Q: WHAT IS UNIQUE ABOUT RFID USE IN WAREHOUSING?
A: Using RFID in a warehouse speeds up the flow of data. To the earlier point of seeing versus hearing, if I have to scan a barcode, there are physically two ways to do it. If I have an automation system, I can have inline scanners or inline vision systems that will scan a barcode. Every barcode must be visible during scanning or the entire system will have to pause to be recalibrated.
RFID readers can be strategically placed throughout a warehouse or at dock doors. The RFID reader and antennas would energize the tags, ping them for location, and the data is reported back. As products move in and out of a facility, or through a facility, the data can be automatically captured without physically scanning barcodes.
Q: ARE THERE FINANCIAL BENEFITS TO USING RFID?
A: Clients get more data with less labor costs. With any automation project, there is an analysis to what requirements are needed for FRID fitting. In some cases, the return on investment is very quick, making it a fantastic technological choice. Workflow requirements are partly what determines if RFID is the best solution.
Q: WHAT IS THE FUTURE OF RFID TECHNOLOGY? WHERE IS IT GOING?
A: As technology advances, so too has RFID technology. RFID is going to become more prevalent in warehouses and facilities with the advancement of geo-location of RFID products. It is the wave of the future for tracking materials.
Our Specialists are doing a RFID site survey for a potential customer in a yard application where they have been losing material. By coupling RFID with GPS location services, we can use the RFID without having to manually scan barcodes to know what the product is. When the material is parked in the yard, the material is correlated with the GPS positioning, so the material is easily locatable.
RFID readers are lowering in cost and becoming more commonplace. You can easily saturate a space with RFID readers. As you place materials and items, you can quickly geo-locate them. This enables the end-user to find them much more quickly.
Q: WHAT ARE THE DIFFERENT TAG TYPES?
A: RFID tags are grouped into categories based on the range frequencies they use to communicate data and the way the tags communicate with the reader. The frequencies are LF (low frequency), HF (high frequency), and UHF (ultra-high frequency). Tags communicate with readers as active or passive.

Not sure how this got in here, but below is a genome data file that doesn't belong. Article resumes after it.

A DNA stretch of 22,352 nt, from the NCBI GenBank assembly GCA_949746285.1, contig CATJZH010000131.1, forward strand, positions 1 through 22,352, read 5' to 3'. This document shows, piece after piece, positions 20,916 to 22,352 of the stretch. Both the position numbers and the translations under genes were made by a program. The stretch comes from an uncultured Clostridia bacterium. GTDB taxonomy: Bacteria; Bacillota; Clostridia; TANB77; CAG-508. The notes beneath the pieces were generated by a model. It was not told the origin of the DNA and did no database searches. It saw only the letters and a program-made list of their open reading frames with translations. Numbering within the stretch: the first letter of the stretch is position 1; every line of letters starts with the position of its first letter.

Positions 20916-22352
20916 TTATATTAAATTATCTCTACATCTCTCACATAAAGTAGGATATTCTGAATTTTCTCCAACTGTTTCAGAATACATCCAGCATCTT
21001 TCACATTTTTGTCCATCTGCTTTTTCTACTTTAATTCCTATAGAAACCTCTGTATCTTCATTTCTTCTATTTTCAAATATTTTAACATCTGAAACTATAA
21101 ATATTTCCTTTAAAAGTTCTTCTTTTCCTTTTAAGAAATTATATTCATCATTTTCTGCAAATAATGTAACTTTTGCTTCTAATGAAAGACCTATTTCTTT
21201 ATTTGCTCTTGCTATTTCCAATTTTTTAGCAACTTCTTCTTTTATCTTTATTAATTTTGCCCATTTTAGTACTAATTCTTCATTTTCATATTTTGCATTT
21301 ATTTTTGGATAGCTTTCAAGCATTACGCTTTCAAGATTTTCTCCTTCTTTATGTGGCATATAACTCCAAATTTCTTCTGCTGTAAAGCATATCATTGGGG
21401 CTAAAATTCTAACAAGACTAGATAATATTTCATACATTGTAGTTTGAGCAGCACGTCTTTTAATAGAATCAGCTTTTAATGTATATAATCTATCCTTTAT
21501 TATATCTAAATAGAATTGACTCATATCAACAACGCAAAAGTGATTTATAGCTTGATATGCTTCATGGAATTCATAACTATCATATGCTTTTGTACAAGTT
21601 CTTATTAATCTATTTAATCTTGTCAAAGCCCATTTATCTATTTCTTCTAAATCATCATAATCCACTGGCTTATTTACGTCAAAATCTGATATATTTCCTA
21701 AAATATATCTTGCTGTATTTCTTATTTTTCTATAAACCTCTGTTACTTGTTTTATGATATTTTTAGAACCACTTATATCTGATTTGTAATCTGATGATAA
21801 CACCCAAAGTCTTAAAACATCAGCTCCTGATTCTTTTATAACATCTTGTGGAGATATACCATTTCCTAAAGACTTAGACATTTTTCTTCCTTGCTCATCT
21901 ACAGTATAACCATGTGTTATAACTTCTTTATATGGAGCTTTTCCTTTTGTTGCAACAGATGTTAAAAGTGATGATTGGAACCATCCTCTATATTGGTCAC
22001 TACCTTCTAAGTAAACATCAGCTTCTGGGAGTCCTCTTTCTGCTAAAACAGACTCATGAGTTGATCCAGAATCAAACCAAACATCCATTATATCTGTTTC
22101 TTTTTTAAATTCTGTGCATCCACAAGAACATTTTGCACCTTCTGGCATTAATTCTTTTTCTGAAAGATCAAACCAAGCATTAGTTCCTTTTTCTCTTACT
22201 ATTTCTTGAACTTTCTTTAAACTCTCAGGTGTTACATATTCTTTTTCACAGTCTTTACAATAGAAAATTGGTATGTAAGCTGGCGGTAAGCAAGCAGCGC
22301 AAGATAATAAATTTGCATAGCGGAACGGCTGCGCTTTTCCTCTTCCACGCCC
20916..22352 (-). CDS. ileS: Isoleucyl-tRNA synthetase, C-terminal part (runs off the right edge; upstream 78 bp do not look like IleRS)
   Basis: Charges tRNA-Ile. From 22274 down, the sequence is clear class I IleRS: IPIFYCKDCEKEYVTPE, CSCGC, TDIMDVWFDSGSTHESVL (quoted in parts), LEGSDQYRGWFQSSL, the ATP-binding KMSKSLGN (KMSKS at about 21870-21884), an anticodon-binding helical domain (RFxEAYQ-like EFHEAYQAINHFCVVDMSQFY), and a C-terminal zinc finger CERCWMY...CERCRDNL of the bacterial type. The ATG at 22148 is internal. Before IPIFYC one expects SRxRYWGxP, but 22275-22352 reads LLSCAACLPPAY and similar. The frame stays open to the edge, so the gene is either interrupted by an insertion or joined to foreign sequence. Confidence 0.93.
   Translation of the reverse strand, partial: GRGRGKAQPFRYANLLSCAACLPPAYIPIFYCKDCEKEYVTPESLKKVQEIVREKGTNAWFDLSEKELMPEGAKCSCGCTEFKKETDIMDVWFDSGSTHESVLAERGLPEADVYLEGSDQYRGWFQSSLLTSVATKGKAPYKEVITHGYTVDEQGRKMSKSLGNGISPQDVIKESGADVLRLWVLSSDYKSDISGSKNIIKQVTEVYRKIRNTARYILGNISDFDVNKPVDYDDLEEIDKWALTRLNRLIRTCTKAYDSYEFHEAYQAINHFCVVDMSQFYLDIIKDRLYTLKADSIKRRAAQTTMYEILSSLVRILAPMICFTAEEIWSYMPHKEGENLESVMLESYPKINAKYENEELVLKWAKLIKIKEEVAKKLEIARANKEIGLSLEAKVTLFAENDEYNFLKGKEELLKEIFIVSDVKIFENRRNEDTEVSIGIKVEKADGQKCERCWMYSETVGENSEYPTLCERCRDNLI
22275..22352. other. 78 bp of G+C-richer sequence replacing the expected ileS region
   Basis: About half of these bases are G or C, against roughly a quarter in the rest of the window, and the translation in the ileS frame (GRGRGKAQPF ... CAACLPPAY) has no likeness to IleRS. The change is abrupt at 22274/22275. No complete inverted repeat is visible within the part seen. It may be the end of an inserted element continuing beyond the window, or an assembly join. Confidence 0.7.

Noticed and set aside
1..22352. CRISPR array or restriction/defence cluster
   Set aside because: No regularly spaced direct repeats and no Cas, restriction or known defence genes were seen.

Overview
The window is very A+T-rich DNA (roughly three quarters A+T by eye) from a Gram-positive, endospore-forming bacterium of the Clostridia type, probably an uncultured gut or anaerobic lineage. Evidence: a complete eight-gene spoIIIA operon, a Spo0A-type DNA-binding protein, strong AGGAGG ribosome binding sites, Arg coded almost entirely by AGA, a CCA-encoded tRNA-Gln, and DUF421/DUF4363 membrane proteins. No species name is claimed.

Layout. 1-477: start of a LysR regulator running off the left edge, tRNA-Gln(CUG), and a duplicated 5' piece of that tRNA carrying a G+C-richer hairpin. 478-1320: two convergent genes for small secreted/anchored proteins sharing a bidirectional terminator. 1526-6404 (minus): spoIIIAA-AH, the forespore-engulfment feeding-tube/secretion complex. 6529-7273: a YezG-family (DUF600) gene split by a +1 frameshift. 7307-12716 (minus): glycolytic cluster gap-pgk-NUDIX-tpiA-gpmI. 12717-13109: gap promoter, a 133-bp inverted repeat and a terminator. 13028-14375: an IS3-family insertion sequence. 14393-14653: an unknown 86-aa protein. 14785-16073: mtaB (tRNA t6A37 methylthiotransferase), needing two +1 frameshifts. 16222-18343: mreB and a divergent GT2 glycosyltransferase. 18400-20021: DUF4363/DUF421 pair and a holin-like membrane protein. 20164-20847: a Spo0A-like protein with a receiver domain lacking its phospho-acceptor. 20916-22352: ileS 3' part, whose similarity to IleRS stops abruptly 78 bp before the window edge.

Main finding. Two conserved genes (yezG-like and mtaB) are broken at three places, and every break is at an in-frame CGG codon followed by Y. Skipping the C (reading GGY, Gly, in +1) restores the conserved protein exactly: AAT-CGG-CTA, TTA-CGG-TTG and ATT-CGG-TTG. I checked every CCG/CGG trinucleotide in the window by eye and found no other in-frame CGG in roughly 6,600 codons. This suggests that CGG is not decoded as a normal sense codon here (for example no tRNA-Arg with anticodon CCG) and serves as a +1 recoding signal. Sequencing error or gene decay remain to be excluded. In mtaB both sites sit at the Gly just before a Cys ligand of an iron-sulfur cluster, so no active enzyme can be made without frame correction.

UHF provides optimal processing of active and passive RFID tags, up to about 39 feet. HF provides a range of scanning up to about 3 feet. LF ranges only up to about 3 inches. LF tags tend to have a shorter read range and therefore provide slower data reading capabilities.
The benefit between an HF tag and a UHF tag is that UHF tags are affected by placement on metal and in on or around products that have a liquid. The UHF energy does not flow through a liquid or on metal, it bounces. So, these are special considerations to determine.
Specialists do site surveys to determine which is the right tag to use; LF, HF, or UHF. Although LF has a shorter range, LF does have the ability to be placed directly on metal, and liquid does not affect them (LF can scan through liquid)
Q: WHAT ARE ACTIVE AND PASSIVE RFID TAGS?
A: A passive RFID tag is a tag that is a chip with an inlay. It is read when it passes close to an RFID reader. The RFID reader is like a radio transmitter. It sends energy to an antenna that broadcasts when that energy hits an RFID tag. That ambient energy wakes that tag up, which then sends a pingback with its ID number. The RFID reader and antenna hear the ping and translates it, capturing the data.
Active tags have their own transmitters and power source. One type of active, transponder, wakes up and transmits data as soon as it receives a radio signal, conserving its power source. Beacon type of tags send out a signal at set intervals for real-time location tracking.
Active tags are similar to an automobile toll pass in Illinois. People use I-PASS for open road tolling. That is a product that actually has a battery (active tag) that powers that tag at all times. The tag is pinged by a radio signal as the traveler passes through the toll area, waking up the tag to respond to the checkpoint.
Active tags enable clients to have longer scanning distances while passing through the read area at a much higher rate than in passive tags.
Q: IS IT EASY TO INTEGRATE RFID SYSTEMS?